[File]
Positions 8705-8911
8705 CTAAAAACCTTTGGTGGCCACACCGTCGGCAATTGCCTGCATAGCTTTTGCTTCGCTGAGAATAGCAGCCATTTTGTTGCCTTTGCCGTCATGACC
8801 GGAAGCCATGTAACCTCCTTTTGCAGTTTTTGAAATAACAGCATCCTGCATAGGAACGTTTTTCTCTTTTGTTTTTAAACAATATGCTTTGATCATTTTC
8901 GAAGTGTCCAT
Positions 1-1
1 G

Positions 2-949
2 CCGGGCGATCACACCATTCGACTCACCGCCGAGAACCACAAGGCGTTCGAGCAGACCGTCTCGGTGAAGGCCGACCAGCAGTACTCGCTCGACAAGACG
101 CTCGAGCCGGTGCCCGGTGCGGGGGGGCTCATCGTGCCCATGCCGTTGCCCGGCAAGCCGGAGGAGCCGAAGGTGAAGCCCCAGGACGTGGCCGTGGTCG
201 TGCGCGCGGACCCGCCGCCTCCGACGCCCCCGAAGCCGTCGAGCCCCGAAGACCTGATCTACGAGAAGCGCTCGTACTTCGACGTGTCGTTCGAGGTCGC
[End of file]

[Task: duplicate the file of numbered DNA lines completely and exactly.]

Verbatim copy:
Positions 8705-8911
8705 CTAAAAACCTTTGGTGGCCACACCGTCGGCAATTGCCTGCATAGCTTTTGCTTCGCTGAGAATAGCAGCCATTTTGTTGCCTTTGCCGTCATGACC
8801 GGAAGCCATGTAACCTCCTTTTGCAGTTTTTGAAATAACAGCATCCTGCATAGGAACGTTTTTCTCTTTTGTTTTTAAACAATATGCTTTGATCATTTTC
8901 GAAGTGTCCAT
Positions 1-1
1 G

Positions 2-949
2 CCGGGCGATCACACCATTCGACTCACCGCCGAGAACCACAAGGCGTTCGAGCAGACCGTCTCGGTGAAGGCCGACCAGCAGTACTCGCTCGACAAGACG
101 CTCGAGCCGGTGCCCGGTGCGGGGGGGCTCATCGTGCCCATGCCGTTGCCCGGCAAGCCGGAGGAGCCGAAGGTGAAGCCCCAGGACGTGGCCGTGGTCG
201 TGCGCGCGGACCCGCCGCCTCCGACGCCCCCGAAGCCGTCGAGCCCCGAAGACCTGATCTACGAGAAGCGCTCGTACTTCGACGTGTCGTTCGAGGTCGC